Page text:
1) conducting a reasonable self-analysis;

2) developing a reasonable basis for concluding that affirmative action is appropriate; and

3) taking reasonable action in response.

In conducting a self-analysis, the employer should engage in a process to determine whether its employment practices limit, exclude, or restrict employment opportunities for minorities and women. The EEOC would presume an employer’s process of self-analysis reasonable, unless it is clearly arbitrary or unreasonable. By way of example, the EEOC lists analyses consistent with the implementing regulations of Executive Order 11246, which require federal government contractors and subcontractors to take affirmative action for women and minorities. These regulations require self-analysis of applicant flow and selection procedures, workforce analysis of utilisation ratios of women and minorities within each job group, and adverse impact studies of hiring, promotions and terminations.

The guidelines instruct that a reasonable basis for affirmative action would exist without a finding of actual discrimination if an employer’s self-analysis suggests:

  • a statistically significant adverse impact on women and minorities in hiring, promotions or terminations;
  • under-utilisation of women or minorities in the workforce due to the effects of prior discrimination; or
  • disparate treatment of women or minorities under prior policy or practices.

Reasonable action taken in response to the results of an employer’s self-analysis must be a temporary plan with specific goals and objectives designed to achieve the purposes of Title VII. Importantly, the affirmative action programme cannot place unnecessary restrictions on opportunities for the workforce as a whole. Thus, hiring and promotion goals should be targets rather than quotas. A plan may not require the discharge and replacement of an employee not covered by the affirmative action plan, nor may it create a bar to advancement of individuals not protected by the plan. A plan that is designed to maintain racial or sexual balance within the workplace rather than to correct an existing imbalance would not be permissible.

In sum, the laws in the US surrounding equal employment opportunity are robust. Voluntary affirmative action programs are gaining significant attention from employers in light of current attention to racial justice issues. Because the US laws also prohibit ‘reverse’ discrimination, employers should seek legal counsel in appropriately designing affirmative action plans or programmes.

Jill Harrison, Ford Harrison

In New Zealand, it will generally be unlawful for an employer to discriminate on the ‘prohibited grounds’ specified in our Human Rights Act. Those prohibited grounds include race, ethnicity, sex and disability (among others).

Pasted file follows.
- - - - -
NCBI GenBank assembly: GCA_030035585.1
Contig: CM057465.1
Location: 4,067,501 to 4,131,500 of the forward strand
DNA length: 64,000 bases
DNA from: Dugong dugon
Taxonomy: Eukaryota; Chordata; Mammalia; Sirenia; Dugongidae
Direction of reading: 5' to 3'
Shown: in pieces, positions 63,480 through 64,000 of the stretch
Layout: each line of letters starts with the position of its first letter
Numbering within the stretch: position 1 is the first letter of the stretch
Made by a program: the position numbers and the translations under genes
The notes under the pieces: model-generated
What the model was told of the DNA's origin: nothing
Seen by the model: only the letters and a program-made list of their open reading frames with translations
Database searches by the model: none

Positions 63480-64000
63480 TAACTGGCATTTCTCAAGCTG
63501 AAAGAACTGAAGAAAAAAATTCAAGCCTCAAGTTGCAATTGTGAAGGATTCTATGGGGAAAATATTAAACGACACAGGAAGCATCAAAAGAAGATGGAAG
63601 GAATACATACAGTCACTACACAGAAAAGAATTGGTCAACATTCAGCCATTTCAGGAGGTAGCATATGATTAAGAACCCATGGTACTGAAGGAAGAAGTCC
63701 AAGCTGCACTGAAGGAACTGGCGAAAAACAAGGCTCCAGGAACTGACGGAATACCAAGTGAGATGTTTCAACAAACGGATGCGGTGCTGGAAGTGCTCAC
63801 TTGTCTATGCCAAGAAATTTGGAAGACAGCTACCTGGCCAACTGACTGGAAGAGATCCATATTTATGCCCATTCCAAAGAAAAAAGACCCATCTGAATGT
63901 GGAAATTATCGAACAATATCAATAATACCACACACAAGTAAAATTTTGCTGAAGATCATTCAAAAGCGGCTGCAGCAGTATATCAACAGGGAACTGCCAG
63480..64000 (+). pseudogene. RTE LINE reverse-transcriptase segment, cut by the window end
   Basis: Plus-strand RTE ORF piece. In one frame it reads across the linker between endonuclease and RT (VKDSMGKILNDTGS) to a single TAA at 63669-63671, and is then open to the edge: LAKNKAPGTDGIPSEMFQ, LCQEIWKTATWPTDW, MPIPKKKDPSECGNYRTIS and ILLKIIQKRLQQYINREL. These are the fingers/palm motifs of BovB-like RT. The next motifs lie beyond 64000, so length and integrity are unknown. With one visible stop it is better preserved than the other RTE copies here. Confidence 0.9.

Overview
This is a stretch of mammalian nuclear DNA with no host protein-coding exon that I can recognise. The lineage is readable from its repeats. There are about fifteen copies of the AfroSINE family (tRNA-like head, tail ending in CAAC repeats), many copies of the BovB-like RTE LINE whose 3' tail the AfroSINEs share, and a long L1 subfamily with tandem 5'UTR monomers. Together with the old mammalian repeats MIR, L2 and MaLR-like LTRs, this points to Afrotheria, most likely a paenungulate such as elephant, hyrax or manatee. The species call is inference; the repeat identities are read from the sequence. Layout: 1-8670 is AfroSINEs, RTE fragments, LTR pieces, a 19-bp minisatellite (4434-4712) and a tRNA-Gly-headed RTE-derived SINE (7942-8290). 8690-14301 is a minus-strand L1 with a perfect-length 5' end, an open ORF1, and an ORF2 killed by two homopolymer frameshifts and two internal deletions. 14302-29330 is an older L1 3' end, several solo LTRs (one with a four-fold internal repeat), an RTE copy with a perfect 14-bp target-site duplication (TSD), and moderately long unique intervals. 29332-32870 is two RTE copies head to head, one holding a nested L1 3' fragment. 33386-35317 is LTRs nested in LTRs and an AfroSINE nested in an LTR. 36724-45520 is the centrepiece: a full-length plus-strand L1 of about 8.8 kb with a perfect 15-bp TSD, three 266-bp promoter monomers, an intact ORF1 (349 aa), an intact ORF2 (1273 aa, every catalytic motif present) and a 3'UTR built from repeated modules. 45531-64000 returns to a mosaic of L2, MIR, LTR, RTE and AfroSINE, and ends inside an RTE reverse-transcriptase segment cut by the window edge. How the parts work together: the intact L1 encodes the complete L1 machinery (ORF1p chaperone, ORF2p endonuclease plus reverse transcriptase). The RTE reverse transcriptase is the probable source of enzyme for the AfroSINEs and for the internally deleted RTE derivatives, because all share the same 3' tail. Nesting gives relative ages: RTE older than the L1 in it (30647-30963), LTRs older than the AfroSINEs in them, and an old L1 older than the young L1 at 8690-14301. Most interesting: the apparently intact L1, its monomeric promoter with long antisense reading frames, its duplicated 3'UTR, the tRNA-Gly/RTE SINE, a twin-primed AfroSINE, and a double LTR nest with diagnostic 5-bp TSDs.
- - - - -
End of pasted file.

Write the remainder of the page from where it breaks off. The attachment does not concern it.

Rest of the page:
However, the Human Rights Act also provides that an act or omission which would otherwise constitute unlawful discrimination shall not be a breach if it is done in good faith for the purpose of assisting indivi duals who need or may reasonably be supposed to need assistance to achieve an equal place with other community members.

Affirmative action has long been utilised in New Zealand but has received little political or judicial attention. To date, the New Zealand courts have not fully addressed the application of these provisions in an employment context.

Peter Kiely, Kiely Thompson Caisley

The role of positive measures as a tool for strengthening equality is recognised by the Greek legislator in the Greek Constitution (article 116 (2)) which stipulates that:

‘the adoption of positive measures to promote equality between men and women does not constitute discrimination on grounds of sex. The state will ensure that inequalities cease to exist, especially against women.’

In addition, numerous laws provide for quotas on the recruitment of people with disabilities in both the private and public sectors.

There are two landmark decisions of the Council of State on affirmative acgtion. In the first (1933/1998), it ruled in that the positive measure of the mandatory participation of at least one woman in civil servants’ service councils was constitutional, based on both a combined interpretation of the parts of the constitution establishing the principle of equality and the principle of gender equality (paragraphs (1) and (2) of Article 4 C). In the second (2831/2003,) the Council of State ruled that a disputed mandatory electoral quota in favour of women in municipal and prefectural elections (introduced by Law 2910/2001) was a legal restriction, that merely introduces a positive measure (protected by Article 116 (2) C of the constitution), which applies to citizens' rights, establishing real gender equality in this area.